Practice of Medicine
Medication Risk/Benefit Analysis
November 26, 2013
This case involved the death of a 64 y/o old married male secondary to a massive intracranial hemorrhage following a cardiac catheterization performed by our insured cardiologist.
The plaintiff patient had a history of cerebral hemorrhage and DVT. As a result of the stroke, his vision was affected but he did not suffer from mobility problems. Three years later, the patient suffered a heart attack and was referred to our insured cardiology practice. At that time physicians inserted a pacemaker. The patient continued to be followed by cardiologists in this group.
Two years later while on a camping trip, the patient suffered another heart attack. He was admitted to the care of the same cardiologists. One of the group's cardiologists performed a cardiac catheterization on the patient. On the previous day, and at the time of admission, that cardiologist's On-Call partner wrote a progress note stating that the patient was to receive no Integrilin® based on his history. The On-Call partner testified that his note was in no way meant to preclude the use of Integrilin. He meant it as an "advisory" in the event the patient needed catheterization. Our treating cardiologist does not recall seeing this progress note prior to the catheterization. Prior to cardiac catheterization, he gave the patient Lovenox® and Plavix® even though the record clearly stated that no TPA or other thrombolytic agents were to be used due to the patient's predisposition to intracranial bleed. The cardiologist performed an angioplasty, and observed the area of chronic occlusion. He thought the patient would benefit from opening the occluded coronary vessels, and therefore administered Heparin and Integrilin. Heparin was administered at 70 units/kilogram of body weight. When the cardiologist determined that he would be unable to open the occluded artery, he terminated the procedure. He discontinued the Integrilin at the conclusion of the procedure. Later that evening when the cardiologist made rounds, he learned that the patient had suffered a massive intracranial bleed, was in a comatose state, was not expected to survive, and would not benefit from neurosurgery according to neurology and neurosurgery consults. At the family's request, orders were written for "Do Not Resuscitate"; the patient was not intubated nor placed on a ventilator. He died two days later.
At the post death conference, the patient's wife asked the cardiologist why he did not review the chart, and why he gave her husband blood thinners. The cardiologist's response was that no one told him and that he was sorry.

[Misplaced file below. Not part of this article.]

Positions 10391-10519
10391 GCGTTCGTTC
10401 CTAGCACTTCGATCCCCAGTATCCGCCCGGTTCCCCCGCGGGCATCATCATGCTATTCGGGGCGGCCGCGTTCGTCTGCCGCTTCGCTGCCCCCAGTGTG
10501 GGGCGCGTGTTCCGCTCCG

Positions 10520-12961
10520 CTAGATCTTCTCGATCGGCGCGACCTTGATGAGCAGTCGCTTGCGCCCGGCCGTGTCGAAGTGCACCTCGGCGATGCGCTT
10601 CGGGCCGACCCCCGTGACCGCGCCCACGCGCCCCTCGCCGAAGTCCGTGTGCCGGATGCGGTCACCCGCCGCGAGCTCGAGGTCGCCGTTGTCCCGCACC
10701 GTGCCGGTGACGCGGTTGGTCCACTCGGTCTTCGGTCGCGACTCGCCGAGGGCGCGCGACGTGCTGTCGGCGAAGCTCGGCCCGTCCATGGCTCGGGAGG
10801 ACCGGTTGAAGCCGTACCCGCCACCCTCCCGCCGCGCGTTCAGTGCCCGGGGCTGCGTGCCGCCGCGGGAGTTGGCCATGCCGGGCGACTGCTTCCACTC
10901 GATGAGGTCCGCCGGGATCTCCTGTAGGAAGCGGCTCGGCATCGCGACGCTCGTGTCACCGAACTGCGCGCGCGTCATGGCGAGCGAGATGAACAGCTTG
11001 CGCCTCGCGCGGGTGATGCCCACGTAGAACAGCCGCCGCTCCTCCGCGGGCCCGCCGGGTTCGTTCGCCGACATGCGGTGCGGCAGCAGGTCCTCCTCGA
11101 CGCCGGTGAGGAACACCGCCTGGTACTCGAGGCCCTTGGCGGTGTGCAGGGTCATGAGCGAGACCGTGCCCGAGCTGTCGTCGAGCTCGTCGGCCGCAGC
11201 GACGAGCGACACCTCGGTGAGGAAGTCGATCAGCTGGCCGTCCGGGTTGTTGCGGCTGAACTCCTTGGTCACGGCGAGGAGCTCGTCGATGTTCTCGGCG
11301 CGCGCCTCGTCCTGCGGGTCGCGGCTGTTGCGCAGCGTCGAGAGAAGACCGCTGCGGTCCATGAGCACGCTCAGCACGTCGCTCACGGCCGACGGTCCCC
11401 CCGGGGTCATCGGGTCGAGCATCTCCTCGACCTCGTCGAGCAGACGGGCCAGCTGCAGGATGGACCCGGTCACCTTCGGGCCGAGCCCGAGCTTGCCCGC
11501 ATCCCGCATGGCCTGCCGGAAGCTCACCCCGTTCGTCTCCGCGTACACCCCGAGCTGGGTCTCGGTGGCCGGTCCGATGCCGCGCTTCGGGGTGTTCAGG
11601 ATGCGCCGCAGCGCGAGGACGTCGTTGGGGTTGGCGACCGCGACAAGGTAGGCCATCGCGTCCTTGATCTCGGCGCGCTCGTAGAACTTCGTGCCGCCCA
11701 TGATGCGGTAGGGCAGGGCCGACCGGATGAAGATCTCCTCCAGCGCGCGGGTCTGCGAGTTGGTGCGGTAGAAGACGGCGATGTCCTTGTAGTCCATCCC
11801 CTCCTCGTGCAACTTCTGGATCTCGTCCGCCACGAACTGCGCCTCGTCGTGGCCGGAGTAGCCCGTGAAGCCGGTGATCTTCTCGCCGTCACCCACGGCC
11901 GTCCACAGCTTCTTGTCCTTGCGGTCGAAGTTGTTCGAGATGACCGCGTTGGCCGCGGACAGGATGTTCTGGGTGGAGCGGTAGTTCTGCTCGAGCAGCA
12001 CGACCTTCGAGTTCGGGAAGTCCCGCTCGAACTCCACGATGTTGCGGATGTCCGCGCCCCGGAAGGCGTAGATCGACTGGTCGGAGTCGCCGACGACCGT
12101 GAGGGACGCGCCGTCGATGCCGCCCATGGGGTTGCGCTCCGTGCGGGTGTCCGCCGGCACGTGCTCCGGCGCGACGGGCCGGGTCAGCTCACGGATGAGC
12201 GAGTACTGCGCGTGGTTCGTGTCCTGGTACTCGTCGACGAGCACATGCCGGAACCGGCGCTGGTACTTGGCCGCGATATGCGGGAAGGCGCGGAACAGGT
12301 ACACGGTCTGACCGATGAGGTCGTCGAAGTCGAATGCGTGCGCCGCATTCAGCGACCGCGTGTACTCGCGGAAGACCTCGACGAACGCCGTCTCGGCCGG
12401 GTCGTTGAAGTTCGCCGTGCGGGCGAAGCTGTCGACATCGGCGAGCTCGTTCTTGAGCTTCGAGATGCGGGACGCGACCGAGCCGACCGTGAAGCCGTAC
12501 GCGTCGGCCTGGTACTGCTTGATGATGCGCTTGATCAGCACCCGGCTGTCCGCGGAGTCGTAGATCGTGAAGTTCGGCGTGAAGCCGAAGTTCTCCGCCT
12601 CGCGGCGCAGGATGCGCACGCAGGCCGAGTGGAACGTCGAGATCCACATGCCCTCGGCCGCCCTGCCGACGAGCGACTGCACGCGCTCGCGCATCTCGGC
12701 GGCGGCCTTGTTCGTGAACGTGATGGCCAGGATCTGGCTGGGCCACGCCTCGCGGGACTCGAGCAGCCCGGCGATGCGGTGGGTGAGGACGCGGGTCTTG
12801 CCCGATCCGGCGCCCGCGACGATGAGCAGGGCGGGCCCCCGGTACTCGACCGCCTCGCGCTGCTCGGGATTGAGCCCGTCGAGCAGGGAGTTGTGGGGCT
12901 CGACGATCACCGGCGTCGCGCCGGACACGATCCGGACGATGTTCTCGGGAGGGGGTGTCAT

The plaintiff alleged negligence in the administration of the anticoagulant, Heparin, and the platelet inhibitor, Integrilin to the patient during cardiac catheterization, resulting in intracranial hemorrhage and death.
The key issue in this case was our treating cardiologist's failure to review the medical record and to communicate with his partner concerning the patient's sensitivity to Integrilin and other blood thinners. We attempted to mount a defense based upon a theory of "benefit greater than the risk". Defense experts opined that the use of Integrilin on this patient outweighed the risks of hemorrhagic stroke. However, they agreed that substantial defense obstacles included:
- The PDR and package inserts contradicted the cardiologist's decision and treatment plan.
- While the information concerning the use of Integrilin in patients with prior history of stroke may have been somewhat outdated when compared with newer studies, most likely the cause of the patient's stroke was the administration of Heparin.
- There was a question as to whether the intervention to open the patient's right coronary artery blockage, present for years, should have been attempted.
- The patient had not had an MRI or MRA to evaluate his neurological status prior to administering the Integrilin.
- Our insured was poorly prepared for the post death conference with family, making statements which may have implied negligence.
The case was mediated and a compromise settlement of disputed liability was achieved for a moderate amount. There was no determination made of deviation from the Standard of Care.
Risk Management Commentary & Advice
Some lessons to be learned from this classic case scenario are that physicians should implement a standardized approach to "hand off" communications, including allowing an opportunity for the receiving physician to ask and respond to questions. The receiving physician should build in time to conduct a complete review of the patient's history.
In addition, physicians should be well-prepared for family conferences dealing with adverse outcomes. MagMutual Risk Management Consultants can be a resource for physicians who find themselves in this position.
® Integrilin is a registered trademark of Millennium Pharmaceuticals. ® Plavix is a registered trademark of Bristol Myers Squibb/Sanofi Pharmaceuticals Partnership. ® Lovenox is a registered trademark of Sanofi-aventis U.S. LLC. Integrilin is a registered trademark of Millennium Pharmaceuticals. ® Plavix is a registered trademark of Bristol Myers Squibb/Sanofi Pharmaceuticals Partnership. ® Lovenox is a registered trademark of Sanofi-aventis U.S. LLC. Integrilin is a registered trademark of Millennium Pharmaceuticals. ® Plavix is a registered trademark of Bristol Myers Squibb/Sanofi Pharmaceuticals Partnership. ® Lovenox is a registered trademark of Sanofi-aventis U.S. LLC.
The information provided in this resource does not constitute legal, medical or any other professional advice, nor does it establish a standard of care. This resource has been created as an aid to you in your practice. The ultimate decision on how to use the information provided rests solely with you, the PolicyOwner.